OA: What has changed during this period of Covid-19?
CK: Most fashion designers have started to focus more on online marketing strategies.
Personally, the pandemic has given me room to magnify my creativity and read more. Never did I think I would be designing masks for instance.
OA: How has The Seamstress adopted the new technology virtual fashion show during and after the Coronavirus pandemic?
CK: We will be doing Instagram and Facebook live for virtual shows whenever we release our new collections.
OA: How are African fashion designers influencing fashion in the western world?
CK: Most African designers like pomp and color, and lately we have seen more African prints on the red carpet, as the Western world is already recognizing our African designs.
This can even be seen in as diverse an environment such as Hollywood blockbuster films like Black Panther, where they consulted with African designers for the costume designs.
OA: What can the Kenyan fashion industry learn from the western world?
CK: Owning our products. The Western world has a lot of acceptance and loyalty towards its designers. We should borrow a leaf from that and grow our own African designers.
We can also aim at having more fashion weeks and shows to call for upcoming designers to showcase their outfits, as I believe we have so much talent to offer.
OA: Over the last few years have you noticed any significant changes with the African fashion trends?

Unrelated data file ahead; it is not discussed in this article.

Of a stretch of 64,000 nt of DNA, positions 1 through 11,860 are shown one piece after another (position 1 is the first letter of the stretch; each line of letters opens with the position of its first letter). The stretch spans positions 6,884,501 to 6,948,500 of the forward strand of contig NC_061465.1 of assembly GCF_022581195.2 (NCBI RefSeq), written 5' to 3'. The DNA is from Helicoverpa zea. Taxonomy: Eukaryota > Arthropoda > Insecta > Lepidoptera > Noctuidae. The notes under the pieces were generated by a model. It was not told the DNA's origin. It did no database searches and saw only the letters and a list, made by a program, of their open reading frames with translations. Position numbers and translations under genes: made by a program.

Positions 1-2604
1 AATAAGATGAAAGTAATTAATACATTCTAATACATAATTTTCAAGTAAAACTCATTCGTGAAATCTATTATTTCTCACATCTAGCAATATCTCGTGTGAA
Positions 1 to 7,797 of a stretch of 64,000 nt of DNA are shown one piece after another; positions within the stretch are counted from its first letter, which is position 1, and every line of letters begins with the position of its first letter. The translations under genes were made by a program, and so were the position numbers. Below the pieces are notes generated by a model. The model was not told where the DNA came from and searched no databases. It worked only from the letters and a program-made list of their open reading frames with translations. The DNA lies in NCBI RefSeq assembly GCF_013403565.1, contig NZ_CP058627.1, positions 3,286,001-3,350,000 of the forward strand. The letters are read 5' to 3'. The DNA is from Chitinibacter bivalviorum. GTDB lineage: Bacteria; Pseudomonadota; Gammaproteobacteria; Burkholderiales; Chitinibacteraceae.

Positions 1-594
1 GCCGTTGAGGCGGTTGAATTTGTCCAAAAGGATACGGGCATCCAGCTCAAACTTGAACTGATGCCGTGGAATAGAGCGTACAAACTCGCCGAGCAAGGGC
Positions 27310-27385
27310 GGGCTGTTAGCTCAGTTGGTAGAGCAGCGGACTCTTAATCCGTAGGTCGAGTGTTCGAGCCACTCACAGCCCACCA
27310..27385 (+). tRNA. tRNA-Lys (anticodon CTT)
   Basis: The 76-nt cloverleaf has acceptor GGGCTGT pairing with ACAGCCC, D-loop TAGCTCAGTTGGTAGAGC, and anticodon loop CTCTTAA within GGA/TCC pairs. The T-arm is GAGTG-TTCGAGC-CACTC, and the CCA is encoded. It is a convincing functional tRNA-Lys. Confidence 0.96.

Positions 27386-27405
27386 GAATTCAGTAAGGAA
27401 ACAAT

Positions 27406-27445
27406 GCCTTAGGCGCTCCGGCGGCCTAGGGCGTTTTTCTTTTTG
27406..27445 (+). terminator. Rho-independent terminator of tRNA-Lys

CK: Yes, I have. There have been some significant developments. We are seeing more African designers, models, and outfits on magazines and social media platforms, which is a clear indication that the perception of African designs has shifted progressively.
OA: When dealing with Africa is it important for the fashion world to be ethical and socially responsible, and put in place strong corporate social responsibility governance?
CK: Yes. We can’t just take and not give back.
Sustainable fashion needs CSR. It helps build relationships with consumers and stakeholders, and it helps to show the market space precisely what the designers are doing and the positive effects their work has in Africa. Let us never forget that our consumers appreciate transparency.
OA: Tell us about The JW Show or Kenyan Fashion week and your experience at the Show.
CK: The JW show is an amazing platform for upcoming designers to showcase their outfits and for seasoned designers to release their collections. The panelist choice was also a wise one; we got to get first-hand information from fashion icons and legends in the industry.
They discussed different parameters in the fashion industry and gave solid advice on how to be fashion-forward and run a house as a business.